I attended the 11am group today to pay visit to the ULTra station. My camera's the good-old Canon EOS film model, so no pics online from me. Yet.
They are beautiful, the vehicles. Absolutely gorgeous, and they seem instantly to have a character to themselves. Sneaked the first sight through a door opening to their 'stables' and it made me feel to say something. To them. The feeling is gracious, and even more so when seeing them in action. They are whisper-silent (unlike the WRROOOOMING planes above us).
In my opinion, ATS has gone a good job on the vehicles. They are iconic, and I imagine driving them will be pure pleasure. Most likely people would like the journey to go on longer than the short trip from parking to T5.
We took some pictures, sat inside the vehicle for a while. Saw a video and moved on.
The only negative thing that I noticed is entering them. You enter from the side doors (there are doors on both sides, but I doubt that would be needed; 2GetThere vehciles are only having doors on one side) and while entering, it is difficult to see inside the vehicle, to make sure it's actually empty.
I bet most city-people have grown to doing that kind of check-my-back, at least in public transport. At least I instinctively check the people within a subway carriage for potential hazards (though they've never happened to me). I want to enter the vehicle seeing it all, and select my seating so that I can observe others. I don't want to have someone messy right behind my back.
Surely ULTra has cleared this (the phenomen even got a name in Dr. Paul Firmin's presentation later today; 'podlurking') but still it's important to feel confident about such new vehicles. If the doors opened more, or maybe with better lighting one can give a better view of the empty cabin for passangers about to enter.
As to Dr.Firmin, the presentation was a Thrill and would have deserved to be taped for Youtube. It was a nice mix of mad scientist, objective evaluation and nail-on criticism of the PRT concept, or implementations, or both. Nothing new, really, but rather stating the known hazards to be considered in implementations that are to-be. Social things, s.a. visual intrusion, possible criminal use of the pod network, etc. etc. (sorry Paul E. I don't remember them all).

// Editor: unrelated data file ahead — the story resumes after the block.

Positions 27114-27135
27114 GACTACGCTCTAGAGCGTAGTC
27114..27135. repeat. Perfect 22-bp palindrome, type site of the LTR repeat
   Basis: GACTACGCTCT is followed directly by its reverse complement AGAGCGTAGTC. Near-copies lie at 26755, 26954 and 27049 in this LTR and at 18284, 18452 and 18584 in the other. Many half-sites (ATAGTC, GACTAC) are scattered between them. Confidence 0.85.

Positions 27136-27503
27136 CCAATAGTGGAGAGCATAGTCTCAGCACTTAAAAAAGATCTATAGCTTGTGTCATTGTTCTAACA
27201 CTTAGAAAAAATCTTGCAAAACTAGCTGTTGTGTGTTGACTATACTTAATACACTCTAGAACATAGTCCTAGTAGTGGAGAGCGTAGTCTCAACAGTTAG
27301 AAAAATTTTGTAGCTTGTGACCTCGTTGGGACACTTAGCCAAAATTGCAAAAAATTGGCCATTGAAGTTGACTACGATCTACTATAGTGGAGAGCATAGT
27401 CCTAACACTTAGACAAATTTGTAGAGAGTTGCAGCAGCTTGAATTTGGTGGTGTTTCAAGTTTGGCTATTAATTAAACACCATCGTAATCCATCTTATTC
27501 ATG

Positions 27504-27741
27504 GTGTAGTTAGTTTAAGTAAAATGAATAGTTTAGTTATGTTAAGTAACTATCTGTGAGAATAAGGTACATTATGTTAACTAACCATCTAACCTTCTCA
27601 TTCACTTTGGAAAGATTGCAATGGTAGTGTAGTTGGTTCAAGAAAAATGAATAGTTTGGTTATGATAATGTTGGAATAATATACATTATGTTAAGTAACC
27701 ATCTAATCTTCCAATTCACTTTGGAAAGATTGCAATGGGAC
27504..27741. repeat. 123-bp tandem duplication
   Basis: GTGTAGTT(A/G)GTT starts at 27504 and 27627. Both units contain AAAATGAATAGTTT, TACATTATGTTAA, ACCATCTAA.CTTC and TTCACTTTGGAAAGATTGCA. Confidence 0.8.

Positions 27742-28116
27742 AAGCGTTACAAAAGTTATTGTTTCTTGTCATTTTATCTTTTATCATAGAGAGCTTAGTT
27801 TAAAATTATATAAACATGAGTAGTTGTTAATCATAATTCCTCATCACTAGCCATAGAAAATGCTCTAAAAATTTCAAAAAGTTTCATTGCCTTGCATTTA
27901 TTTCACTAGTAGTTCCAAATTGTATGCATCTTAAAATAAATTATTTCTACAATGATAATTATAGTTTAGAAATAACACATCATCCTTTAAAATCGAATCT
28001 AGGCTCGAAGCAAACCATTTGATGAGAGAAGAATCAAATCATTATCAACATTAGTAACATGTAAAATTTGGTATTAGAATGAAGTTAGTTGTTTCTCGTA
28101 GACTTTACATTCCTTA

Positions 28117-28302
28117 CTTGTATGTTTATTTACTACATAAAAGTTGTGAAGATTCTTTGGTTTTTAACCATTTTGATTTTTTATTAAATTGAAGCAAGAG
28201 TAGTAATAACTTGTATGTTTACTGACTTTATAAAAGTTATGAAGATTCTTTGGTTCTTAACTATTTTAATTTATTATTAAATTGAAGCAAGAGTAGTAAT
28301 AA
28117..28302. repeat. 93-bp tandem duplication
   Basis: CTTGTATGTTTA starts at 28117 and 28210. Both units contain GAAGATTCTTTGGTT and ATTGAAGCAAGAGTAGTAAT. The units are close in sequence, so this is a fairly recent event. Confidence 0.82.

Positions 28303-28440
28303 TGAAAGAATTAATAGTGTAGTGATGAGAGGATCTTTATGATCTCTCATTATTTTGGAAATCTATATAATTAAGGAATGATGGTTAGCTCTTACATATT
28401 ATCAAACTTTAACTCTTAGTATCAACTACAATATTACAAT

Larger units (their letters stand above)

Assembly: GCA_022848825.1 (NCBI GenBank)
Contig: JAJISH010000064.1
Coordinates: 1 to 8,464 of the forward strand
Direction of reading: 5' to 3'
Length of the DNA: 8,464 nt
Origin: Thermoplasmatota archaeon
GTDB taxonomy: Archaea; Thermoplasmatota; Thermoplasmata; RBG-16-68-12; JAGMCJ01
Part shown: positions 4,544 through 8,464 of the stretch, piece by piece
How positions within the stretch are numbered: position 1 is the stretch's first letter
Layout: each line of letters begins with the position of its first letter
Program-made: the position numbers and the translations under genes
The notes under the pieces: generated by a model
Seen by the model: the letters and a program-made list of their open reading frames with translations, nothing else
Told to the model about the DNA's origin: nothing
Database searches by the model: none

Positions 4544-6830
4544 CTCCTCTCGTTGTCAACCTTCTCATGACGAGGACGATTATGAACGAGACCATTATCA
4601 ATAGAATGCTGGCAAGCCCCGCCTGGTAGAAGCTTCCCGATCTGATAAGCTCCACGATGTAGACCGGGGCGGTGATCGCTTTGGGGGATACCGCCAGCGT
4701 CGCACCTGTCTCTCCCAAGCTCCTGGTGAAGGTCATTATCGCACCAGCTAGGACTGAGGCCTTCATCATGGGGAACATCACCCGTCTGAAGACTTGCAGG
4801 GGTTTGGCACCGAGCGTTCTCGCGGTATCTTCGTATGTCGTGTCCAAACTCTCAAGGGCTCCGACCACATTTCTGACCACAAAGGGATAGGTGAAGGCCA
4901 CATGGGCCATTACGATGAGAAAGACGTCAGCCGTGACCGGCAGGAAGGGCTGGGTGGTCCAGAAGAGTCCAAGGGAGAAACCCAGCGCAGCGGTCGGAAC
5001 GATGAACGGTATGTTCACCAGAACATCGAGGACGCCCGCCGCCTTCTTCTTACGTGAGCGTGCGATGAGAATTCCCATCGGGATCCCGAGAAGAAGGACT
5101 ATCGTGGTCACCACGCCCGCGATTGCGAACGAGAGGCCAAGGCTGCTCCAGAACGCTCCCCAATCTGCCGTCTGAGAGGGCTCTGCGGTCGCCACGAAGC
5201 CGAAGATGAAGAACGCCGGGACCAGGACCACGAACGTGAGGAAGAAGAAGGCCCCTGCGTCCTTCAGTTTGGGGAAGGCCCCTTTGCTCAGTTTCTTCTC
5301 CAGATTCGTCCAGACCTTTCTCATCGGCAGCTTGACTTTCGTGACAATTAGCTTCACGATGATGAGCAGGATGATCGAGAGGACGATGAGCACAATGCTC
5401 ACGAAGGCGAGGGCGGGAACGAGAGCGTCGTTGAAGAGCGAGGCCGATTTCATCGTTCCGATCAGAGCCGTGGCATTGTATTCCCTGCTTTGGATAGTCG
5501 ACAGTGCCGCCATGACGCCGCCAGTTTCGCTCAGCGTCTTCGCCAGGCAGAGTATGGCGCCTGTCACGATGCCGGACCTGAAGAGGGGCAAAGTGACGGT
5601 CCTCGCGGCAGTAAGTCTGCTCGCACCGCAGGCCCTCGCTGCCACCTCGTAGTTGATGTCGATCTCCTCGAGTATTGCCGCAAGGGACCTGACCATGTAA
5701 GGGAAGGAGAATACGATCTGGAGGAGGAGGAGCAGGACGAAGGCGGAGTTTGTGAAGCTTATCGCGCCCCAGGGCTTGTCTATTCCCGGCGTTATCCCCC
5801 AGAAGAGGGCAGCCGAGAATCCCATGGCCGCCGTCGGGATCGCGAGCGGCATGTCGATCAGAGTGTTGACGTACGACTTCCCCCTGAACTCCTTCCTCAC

Dr.Firmin had made a Google search on "PRT" and "social study" (or something) and said he'd only found the paper he'd prepared for this meeting! (Not sure if this is true; anyways he'd probably be delighted to get such studies for comparison so mention here if you know of any?).
One more thing.
I saw through the Vectus presentation again just now, and truly, what's wrong with us PRT people? The concepts we're drawing are not believable. They don't convey a truthful and working image.
Please see through the video once now.
- Why only one vehicle? the tracks are clearly underutilized
- Too clean. Add dirt. Makes the video more believable (video games suffered from this a while back, but No More)
- Why does the camera dive into the vehicle over and over? I feel like crushing into it.
- Dark mask like Darth Vader's. Use some dummies inside.
- Narration: "..that turns a train into reality." I thought trains _were_ a reality?
- "Brave new world". Gosh. I'm sure the people hadn't read the book, since it's not really a world one would like to be in. At the least this gives mixed signals to people who've read it.
- 1. Vectus style. Don't start with design. That just needs to be there, but it's NOT a selling criteria. Like quality either. Both are expected, so keep shut. People will either realize your design is good, but saying it is is irrelevant.
I could go on and one and on. In my understanding, this kind of concept art only keeps PRTs further away from being reality in people's minds. One more thing I want to say about the video, though:
- At one point, there's a lot of cars in traffic jam and two lone Vectus pods supposedly providing a better service? Really? :) Don't they realize the mixed signal of this: if 6 lanes of cars can't take the people through, how could 2 pods. An easy fix would be simply to FILL THE TRACK with more pods. Make Things Realistic.
- "Aerodynamic Designed Vehicle". Really. That's not your selling argument, and actually you're not even aerodynamic (have a look at Porche and compare). So keep quiet about it.
- Use better background music. And remember: you're not selling to car shoppers, you're selling to architects and city planners. What convinces them of the benefits? Use numbers. Use sample cases. Be real. Please stop marketing Utopia.
If you're from Vectus, have a look at this:
13 Killer Differentiators: Strategies to Grow your Brand